The Holidays are an amazing time of year, but they can also be stressful. There's the increasing intensity of work as the year ends, and there are stacking commitments at home as well. The result is one of the most emotionally charged times of the year. Adding to the intensity, the holidays are also a time that reminds us of people we have lost.
For me, this includes my grandmother who passed away two decades ago. Two weeks after I moved to Africa in 1994, my grandmother had a stroke. The distance felt immense. This was before I was on the Internet. Communication was either by fax or by phone and given my location, this necessitated traveling into the city to a special building that had a reliable connection. So I took to writing my grandmother long letters four to five times a week.
I poured my heart out to her and shared how grateful I was for her and our friendship. I sprinkled these letters with my various adventures and observations of working for the State Department, spending time in refugee camps, and adapting to a new culture. Knowing her time was limited, there was virtually nothing that I left unsaid. I flew home seven months later to spend time with my grandmother.
Knowing how much she had aged in eight months when my father picked me up at the airport, he did his best to prepare me for "seeing" her. What he didn't prepare me for was the warm welcome I would receive from all my grandmother's nurses. This turned out to be one of the most unexpected, bizarre, humbling and unintentionally vulnerable life experiences. All the nurses greeted me as if I were a long lost friend.
They hugged me and would say, "Cami, I am so glad you are home safely." Few of these interactions were brief. They would reference my adventures or would share a personal story. These women felt a comfort with me that was profoundly unidirectional. Soon, I realized that my grandmother so loved listening to my letters that, rather than have one nurse read the same letter a few times, she would ask each nurse to read her my letters.
Over the months, the nurses felt like they knew me and looked forward to my next missive. I then returned to Africa and, I confess, writing to my grandmother changed. I couldn't help but recall the various faces that were also now a part of our private exchange. By the time my grandmother died six months later, I had returned from Africa and was ten days into my Ph.D. program. I remember talking with my father while sitting on the floor of my new, semi-furnished bedroom.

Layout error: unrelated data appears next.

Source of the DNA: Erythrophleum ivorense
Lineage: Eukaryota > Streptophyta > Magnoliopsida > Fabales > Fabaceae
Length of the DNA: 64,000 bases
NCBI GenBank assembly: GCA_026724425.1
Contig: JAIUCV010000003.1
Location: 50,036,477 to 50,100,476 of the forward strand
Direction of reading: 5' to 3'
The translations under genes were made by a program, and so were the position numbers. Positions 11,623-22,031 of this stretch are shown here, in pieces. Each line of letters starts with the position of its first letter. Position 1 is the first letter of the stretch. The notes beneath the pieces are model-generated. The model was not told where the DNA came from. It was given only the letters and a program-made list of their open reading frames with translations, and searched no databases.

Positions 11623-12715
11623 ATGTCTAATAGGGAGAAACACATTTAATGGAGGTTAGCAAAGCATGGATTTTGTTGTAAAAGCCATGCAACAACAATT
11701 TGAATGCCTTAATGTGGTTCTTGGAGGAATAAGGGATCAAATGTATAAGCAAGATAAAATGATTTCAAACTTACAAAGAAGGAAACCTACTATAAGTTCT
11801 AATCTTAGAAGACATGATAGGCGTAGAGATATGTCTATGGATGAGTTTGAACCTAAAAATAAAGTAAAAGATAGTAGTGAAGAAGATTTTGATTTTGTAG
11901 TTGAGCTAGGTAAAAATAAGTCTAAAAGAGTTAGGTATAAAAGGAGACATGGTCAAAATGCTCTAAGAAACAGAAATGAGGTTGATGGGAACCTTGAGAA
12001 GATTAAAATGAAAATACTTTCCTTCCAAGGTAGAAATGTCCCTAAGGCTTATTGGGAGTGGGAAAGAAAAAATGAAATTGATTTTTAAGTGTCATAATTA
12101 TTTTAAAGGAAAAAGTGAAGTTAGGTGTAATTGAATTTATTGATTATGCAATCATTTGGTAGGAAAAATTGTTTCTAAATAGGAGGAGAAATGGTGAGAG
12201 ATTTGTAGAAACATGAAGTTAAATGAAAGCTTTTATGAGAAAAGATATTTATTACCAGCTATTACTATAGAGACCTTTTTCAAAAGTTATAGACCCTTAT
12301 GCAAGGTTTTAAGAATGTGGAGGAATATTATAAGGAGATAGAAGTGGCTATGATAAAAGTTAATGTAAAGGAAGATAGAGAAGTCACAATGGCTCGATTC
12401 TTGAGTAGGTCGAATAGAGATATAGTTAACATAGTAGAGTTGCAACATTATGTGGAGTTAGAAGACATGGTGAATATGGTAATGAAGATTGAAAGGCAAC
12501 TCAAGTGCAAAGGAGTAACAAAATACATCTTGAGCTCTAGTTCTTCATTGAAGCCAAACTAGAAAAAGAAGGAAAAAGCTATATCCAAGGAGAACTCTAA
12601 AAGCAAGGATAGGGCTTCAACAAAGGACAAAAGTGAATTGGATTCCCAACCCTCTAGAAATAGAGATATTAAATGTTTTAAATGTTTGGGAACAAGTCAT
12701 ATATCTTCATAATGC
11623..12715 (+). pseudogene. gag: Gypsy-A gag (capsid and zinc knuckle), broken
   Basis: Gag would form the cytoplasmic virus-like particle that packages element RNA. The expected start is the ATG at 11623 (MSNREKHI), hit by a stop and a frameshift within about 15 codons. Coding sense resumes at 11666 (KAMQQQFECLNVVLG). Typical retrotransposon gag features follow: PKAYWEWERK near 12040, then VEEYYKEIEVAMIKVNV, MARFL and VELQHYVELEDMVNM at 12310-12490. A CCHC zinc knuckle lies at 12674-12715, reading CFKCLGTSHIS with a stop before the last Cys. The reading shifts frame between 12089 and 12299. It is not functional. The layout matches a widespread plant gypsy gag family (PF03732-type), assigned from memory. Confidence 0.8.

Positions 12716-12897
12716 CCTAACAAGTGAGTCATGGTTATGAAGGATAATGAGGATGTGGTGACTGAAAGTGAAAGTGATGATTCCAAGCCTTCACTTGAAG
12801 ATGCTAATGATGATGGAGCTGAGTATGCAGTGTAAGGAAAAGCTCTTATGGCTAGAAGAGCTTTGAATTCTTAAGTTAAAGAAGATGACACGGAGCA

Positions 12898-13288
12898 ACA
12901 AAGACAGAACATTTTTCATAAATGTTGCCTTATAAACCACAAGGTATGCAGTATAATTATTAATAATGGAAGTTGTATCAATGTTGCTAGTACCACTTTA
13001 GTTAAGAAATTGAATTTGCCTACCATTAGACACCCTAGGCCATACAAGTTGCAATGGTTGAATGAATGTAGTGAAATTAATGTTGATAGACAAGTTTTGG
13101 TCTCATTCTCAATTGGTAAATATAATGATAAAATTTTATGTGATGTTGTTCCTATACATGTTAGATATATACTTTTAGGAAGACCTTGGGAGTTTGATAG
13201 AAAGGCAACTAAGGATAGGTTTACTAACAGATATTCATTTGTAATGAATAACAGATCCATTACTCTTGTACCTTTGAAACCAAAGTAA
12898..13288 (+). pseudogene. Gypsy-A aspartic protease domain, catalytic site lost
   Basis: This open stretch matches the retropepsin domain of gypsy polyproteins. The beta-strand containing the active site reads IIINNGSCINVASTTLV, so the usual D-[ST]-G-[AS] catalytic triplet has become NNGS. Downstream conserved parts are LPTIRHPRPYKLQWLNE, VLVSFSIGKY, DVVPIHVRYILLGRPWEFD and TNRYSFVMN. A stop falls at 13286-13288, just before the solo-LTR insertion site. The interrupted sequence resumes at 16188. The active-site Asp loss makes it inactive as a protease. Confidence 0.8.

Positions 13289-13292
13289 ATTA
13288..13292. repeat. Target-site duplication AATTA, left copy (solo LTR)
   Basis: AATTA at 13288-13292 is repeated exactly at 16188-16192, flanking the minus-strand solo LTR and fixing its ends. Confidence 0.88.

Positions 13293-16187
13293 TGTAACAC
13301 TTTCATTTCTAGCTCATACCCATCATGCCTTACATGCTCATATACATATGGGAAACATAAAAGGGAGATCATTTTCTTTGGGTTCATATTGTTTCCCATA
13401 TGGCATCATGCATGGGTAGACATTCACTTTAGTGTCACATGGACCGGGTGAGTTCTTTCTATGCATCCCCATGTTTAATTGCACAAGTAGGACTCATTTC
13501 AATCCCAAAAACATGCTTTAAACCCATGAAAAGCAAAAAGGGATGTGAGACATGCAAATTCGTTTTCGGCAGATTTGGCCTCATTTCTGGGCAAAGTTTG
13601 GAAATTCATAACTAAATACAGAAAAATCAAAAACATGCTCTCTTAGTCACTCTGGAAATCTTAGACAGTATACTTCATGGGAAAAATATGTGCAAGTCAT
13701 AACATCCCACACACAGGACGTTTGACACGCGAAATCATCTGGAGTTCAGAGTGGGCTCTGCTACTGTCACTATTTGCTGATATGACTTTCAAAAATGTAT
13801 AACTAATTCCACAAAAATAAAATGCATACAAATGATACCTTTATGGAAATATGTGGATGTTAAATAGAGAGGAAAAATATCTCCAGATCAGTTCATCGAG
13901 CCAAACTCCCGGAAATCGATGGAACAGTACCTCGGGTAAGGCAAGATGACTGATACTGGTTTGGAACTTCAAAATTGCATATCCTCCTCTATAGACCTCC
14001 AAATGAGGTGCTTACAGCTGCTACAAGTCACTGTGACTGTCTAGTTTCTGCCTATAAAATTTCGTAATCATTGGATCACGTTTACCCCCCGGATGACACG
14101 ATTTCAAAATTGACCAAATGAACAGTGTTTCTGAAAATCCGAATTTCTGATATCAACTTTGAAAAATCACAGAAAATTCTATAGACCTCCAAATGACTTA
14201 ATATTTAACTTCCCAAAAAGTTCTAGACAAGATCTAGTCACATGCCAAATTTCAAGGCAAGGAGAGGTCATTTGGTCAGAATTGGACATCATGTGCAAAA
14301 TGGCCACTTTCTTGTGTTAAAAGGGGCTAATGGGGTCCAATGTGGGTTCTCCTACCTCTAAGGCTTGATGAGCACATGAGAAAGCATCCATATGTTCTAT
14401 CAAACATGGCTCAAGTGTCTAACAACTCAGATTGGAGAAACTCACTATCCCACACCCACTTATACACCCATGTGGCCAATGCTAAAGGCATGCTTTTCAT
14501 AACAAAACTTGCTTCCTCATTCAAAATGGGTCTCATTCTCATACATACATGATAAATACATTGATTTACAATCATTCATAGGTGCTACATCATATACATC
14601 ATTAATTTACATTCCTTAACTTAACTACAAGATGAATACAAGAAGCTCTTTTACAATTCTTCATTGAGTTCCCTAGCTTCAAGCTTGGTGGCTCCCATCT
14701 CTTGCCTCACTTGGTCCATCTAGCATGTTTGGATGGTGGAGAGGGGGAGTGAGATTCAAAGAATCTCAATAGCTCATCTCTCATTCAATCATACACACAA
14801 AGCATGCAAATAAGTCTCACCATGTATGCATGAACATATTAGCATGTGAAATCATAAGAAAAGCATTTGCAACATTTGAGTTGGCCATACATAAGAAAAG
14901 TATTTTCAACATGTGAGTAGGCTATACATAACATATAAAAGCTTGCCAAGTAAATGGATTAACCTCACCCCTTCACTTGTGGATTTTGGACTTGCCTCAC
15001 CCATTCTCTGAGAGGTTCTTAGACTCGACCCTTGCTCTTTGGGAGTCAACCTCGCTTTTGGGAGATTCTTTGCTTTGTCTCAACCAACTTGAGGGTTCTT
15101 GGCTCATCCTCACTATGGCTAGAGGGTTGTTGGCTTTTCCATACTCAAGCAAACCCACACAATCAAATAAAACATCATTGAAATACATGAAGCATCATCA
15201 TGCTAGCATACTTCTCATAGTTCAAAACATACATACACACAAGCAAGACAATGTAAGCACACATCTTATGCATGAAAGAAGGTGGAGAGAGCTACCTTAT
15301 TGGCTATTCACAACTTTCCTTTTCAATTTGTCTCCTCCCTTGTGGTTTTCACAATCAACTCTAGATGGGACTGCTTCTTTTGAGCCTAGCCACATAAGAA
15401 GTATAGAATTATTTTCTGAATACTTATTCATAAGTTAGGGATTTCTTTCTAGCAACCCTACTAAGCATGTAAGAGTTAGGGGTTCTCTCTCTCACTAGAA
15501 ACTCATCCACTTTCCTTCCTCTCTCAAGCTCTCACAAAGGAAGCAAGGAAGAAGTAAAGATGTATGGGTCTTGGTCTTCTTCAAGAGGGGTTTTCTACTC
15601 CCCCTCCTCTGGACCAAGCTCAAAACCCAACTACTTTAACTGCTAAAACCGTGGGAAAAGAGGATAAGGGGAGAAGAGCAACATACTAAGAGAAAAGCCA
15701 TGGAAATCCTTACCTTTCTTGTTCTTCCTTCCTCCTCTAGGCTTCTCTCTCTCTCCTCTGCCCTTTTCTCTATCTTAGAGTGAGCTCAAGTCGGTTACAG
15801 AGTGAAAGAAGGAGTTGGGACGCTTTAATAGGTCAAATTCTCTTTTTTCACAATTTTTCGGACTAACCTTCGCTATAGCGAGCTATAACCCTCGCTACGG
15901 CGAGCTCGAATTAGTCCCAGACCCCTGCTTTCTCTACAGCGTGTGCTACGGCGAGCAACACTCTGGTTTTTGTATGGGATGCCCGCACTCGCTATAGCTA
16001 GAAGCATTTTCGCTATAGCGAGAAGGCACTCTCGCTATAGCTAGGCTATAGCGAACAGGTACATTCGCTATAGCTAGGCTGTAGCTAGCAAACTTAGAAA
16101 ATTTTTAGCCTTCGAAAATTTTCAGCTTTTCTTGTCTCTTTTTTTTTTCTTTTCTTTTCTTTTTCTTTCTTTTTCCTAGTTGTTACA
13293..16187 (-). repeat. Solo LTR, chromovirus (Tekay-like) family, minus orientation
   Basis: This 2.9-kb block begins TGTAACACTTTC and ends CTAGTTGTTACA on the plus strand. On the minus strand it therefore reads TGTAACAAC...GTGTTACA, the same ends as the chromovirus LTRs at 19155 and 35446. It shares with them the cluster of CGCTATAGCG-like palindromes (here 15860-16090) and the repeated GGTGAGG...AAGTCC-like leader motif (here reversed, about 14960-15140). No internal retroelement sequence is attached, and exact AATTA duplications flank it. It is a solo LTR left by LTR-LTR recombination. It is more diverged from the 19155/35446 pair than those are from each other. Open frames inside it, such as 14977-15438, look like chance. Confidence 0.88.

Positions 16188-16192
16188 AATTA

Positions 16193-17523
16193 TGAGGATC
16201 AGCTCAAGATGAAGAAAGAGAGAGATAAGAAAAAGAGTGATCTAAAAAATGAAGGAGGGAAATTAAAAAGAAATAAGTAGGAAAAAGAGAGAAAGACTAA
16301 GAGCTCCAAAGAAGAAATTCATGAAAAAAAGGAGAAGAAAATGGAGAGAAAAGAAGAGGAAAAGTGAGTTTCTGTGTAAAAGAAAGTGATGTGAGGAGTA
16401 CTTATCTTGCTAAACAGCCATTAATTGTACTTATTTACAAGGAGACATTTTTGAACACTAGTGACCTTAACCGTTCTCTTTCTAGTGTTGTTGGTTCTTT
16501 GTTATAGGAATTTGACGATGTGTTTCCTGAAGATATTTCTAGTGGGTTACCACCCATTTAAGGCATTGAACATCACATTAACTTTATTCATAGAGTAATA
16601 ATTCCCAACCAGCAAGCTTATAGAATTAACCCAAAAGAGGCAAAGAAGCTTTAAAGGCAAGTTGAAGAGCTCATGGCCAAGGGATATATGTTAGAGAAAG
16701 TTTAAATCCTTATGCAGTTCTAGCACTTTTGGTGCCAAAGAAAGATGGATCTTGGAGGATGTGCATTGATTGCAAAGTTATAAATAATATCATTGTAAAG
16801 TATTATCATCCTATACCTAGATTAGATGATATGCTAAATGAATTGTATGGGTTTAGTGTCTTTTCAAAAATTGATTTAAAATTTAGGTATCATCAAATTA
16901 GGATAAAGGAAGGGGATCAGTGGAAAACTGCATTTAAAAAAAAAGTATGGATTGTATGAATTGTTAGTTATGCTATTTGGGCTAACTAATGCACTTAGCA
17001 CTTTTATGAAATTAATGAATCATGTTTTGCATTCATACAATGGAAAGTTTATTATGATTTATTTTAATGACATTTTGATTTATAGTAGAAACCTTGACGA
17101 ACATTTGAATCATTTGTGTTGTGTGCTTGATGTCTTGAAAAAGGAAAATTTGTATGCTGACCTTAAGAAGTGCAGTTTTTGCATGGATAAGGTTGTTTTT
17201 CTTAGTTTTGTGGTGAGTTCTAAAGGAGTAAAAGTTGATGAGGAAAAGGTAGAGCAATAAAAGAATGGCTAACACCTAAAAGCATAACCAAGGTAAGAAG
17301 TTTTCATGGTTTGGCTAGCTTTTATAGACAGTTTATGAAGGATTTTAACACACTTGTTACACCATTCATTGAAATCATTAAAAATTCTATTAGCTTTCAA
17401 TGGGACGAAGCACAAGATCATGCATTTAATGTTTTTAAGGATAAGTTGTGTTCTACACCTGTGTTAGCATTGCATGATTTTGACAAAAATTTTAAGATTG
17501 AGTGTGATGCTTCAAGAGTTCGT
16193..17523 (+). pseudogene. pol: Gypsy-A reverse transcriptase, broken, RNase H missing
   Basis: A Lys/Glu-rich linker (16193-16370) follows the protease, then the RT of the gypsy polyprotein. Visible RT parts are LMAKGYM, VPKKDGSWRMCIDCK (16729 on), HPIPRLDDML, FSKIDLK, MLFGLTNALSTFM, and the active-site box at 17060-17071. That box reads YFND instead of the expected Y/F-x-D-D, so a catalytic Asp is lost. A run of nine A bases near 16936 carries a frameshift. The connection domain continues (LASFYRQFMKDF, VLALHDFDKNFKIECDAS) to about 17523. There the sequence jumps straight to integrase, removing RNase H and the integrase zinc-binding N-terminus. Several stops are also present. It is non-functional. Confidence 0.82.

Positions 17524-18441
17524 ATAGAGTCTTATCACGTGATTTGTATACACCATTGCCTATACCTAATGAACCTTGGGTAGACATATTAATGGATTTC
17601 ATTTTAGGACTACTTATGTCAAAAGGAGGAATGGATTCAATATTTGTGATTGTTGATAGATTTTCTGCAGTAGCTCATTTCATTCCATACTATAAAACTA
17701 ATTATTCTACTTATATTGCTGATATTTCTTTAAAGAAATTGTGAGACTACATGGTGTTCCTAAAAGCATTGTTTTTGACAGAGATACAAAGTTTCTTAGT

My grandmother's death wasn't a surprise, but my heartache was. My father, as usual, was wise in his response. He encouraged me to feel the sadness and to celebrate the depth of the heartache. This, after all, is a true testament to the heights to which one has lived and loved. As we enter the holiday season with all our heightened responsibilities at work and home, it is important to take time out to remember whom we have lost and to honor their presence, even if they are no longer with us every day.
Taking time out to remember and celebrate the people we've lost - those who once cared for us and inspired us - can help us recharge and stay in flow at a high-pressure time of year.
Celebrate what you feel.
We live in a society that has a bifurcated head and heart. Getting into your heart can open up a wealth of energy, insight, and compassion. Too often, we don't want to feel pain or sadness, but what we don't realize is by disallowing the "lows," we also inhibit the "highs."
Remember what was great.
Feel the sadness deeply, with an eye to what you loved about the person you've lost. Remember what they taught you and how they touched you. Dwell on your time with them and not on their loss.
Reframe loss into a reflection of how deeply you loved.
Turning your heartache into a badge of deep compassionate loving can open you up. Claim your capacity to love. Feel empowered by this capacity.
Live their legacy.
During the darkest days of the year, explore what you could do to channel the light and energy of a lost loved one. Remember something they used to say or do for you or other people that had a positive impact and reenact it.
Most importantly, seek - and maintain - a spirit of wellness this time of year.
About the Author
Dr. Camille Preston is the founder of Create More Flow, which accelerates business results by improving individual, team and organizational effectiveness and leadership capabilities from the inside out. A psychologist by training, Camille is masterful at recognizing underlying patterns that inhibit performance.
She is a thought leader in virtual effectiveness, cracking the code for understanding how to leverage technology, how to rewire for results, and how to create collaborations with people you do not see face to face. Camille holds an undergraduate degree from Williams College and a doctorate from the University of Virginia.